Personalities of IAM Robotics: Meet Jason Geist

By July 9, 2019March 30th, 2021No Comments
Jason Geist
Mechanical Engineering Lead

We are excited at IAM Robotics to be at the forefront of the autonomous robot revolution. We’re the first company in history that has succeeded bringing Autonomous Mobile Manipulation Robots to market, and we’re going to do more.

We are able to do this because we have some of the most innovative professionals in the robotics industry on our team, who have come to IAM Robotics from a variety of backgrounds. We are who we are because of our people, so we wanted to start introducing some of them to you. Meet Jason Geist…

Growing up in Northern Virginia, Jason knew early on that he liked building things. While he hated “pure Math and English classes,” he loved to read and was good at figuring out how things worked. Hands-on classes at his county magnet school helped him to realize his interests were probably best served studying mechanical engineering, which he went on to pursue at Carnegie Mellon University. 

While at CMU, he took a class in general robotics taught by Howie Choset, which included weekly labs building more and more complex robots. The following year he was hand-picked by Howie to be a teacher’s assistant for the class, then later in his research lab. While Jason pursued a master’s degree he continued on as part of Howie’s research staff for several years, simply because he “got to do cool stuff every day.”  We had the chance to talk with Jason recently, about his career, life at IAM Robotics, and—of course—robots. 

The coolest project I worked on before IAM Robotics …
I spent several years working on various snake robot projects at Carnegie Mellon University.  These robots have gone on to be way more famous and interesting than I ever will be, having heroic adventures and creeping out celebrities and generally having a good time.  I am slightly jealous.

I am motivated by …
You mean beyond surviving the soul crushing responsibilities of adulthood? Just creating; nothing is cooler than putting together a bunch of parts you summoned out of nothing and having it come to life and do something amazing.  Or weird!

At the core of engineering is a novelty, right? There is the slow, plodding engineering of subtle and incremental organizations, and there are those magical lightning bolt moments. Nothing beats the elation of that moment, when you have turned your approach upside down (figuratively or literally), and suddenly what you thought was hard suddenly becomes trivial. Oftentimes, true technological advancement comes from having that unexpected lightning bolt moment—the paradigm shift. 

Truthfully, that is one of the draws of working at IAM Robotics. We’re attacking a really hard problem, one that many others consider years out. But we’ve built a group of really smart people here at IAM, and between some real solid engineering and a little asymmetrical thinking, we are making it happen now.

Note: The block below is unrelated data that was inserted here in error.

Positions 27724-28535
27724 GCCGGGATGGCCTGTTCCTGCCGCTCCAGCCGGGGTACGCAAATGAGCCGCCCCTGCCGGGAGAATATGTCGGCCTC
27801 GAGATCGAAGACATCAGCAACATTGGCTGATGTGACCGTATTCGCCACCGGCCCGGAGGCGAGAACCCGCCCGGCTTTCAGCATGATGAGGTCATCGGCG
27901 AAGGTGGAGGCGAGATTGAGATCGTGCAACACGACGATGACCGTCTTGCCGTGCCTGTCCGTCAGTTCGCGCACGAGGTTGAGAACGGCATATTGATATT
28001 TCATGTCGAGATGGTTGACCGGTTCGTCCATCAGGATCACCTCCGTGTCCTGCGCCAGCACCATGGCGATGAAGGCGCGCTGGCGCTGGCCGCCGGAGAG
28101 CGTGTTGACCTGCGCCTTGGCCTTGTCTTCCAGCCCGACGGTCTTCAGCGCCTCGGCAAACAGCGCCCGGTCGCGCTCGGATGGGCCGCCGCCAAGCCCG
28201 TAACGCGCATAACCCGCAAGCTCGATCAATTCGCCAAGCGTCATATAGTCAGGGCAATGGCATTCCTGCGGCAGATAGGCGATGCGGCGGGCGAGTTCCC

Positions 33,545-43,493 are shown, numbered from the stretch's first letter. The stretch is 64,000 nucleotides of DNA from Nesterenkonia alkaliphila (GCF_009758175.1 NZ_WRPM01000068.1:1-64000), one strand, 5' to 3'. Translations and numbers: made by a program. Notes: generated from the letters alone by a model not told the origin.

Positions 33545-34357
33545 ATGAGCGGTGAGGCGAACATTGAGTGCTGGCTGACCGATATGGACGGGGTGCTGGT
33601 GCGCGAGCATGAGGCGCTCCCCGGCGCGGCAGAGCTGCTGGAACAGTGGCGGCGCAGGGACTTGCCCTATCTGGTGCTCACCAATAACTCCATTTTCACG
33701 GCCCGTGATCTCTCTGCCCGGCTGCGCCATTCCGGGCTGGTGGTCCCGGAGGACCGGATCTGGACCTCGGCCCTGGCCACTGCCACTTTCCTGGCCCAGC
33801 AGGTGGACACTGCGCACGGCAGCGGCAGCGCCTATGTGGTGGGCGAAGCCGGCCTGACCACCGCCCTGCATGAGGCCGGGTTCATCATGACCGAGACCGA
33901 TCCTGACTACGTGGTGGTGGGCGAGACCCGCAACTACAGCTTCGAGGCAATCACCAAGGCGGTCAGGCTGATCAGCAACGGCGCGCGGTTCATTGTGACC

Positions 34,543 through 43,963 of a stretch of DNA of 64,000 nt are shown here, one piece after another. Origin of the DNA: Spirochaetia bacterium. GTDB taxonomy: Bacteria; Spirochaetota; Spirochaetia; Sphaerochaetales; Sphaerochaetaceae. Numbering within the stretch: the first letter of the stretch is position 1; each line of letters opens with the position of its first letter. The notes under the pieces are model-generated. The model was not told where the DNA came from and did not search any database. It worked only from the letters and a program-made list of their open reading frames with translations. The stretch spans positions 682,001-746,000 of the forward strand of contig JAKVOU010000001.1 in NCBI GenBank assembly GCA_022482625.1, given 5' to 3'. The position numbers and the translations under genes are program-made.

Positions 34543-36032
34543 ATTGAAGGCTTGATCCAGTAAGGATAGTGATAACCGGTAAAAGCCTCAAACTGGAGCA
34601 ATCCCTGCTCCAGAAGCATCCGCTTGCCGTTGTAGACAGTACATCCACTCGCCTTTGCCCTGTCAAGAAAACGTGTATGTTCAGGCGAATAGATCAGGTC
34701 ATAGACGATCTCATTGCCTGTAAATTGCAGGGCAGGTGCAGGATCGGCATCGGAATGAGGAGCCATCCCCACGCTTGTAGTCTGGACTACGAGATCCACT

My go-to spot in Pittsburgh is …
Turns out that I am totally boring, and I am generally a homebody. Most of my spare time is spent with my kids or keeping my house from succumbing to entropy. However a sure fire way to get me out and about is FOOD. Shout out to Slippery Mermaid for my local sushi fix.

I first got interested in robotics when … 
I saw the movie Terminator when I was way too young.  Something about the shiny mechanical intricacy of that T-800 skeleton got me hooked.  In retrospect the world domination part of that is slightly concerning, but a few YouTube videos of robots falling over later I feel less concerned.

My favorite travel spot is …
Anywhere at least 10 miles away from a paved road. I enjoy hiking, primitive camping, rock climbing—quiet, solitary, meditative activities that can be as challenging or peaceful as you need that day.

My hobbies  …
I read too much and play guitar poorly. 

Favorite quote … 
“Our opponent is an alien starship packed with atomic bombs,” I said.  “We have a protractor.”
“Okay, I’ll go home and see if I can scrounge up a ruler and a piece of string.”
Neal Stephenson, Anathem

Favorite part of working at IAM Robotics … 
I doubt I will ever have as much fun at work again in my life.  Everyone here is smarter than me and producing magic daily.

Jason Geist at work on a robotic device.

Favorite robot books/movies …
I can recommend Sea of Rust if you are looking for a sweet, post- apocalyptic robot western, but oddly enough I haven’t read much else robo-centric stuff recently. I do enjoy near-future speculative sci-fi books from the likes of William Gibson.

No movie will ever beat Terminator and RoboCop for best robot movies of all time, sorry. 

What do you think the future has in store for robotics?
This is probably not the time to mention Terminator again, is it? In all seriousness, I believe robotics and technology will continue to develop exponentially. Perhaps it will bring us enlightenment, but my cynical vision—and fear—is that it will just widen the social/political/economic divides we fight already. For better or worse humans are not robots and will always struggle against their natures.

Or maybe I just read too much cyber-punk.

Thank you, Jason, for taking the time to share your background, experiences, and interest in robotics. IAM Robotics would not be leading the way in robotics without team members like Jason Geist who are willing to take on “stupid hard” problems and shift the paradigm for a solution. And we are just getting warmed up.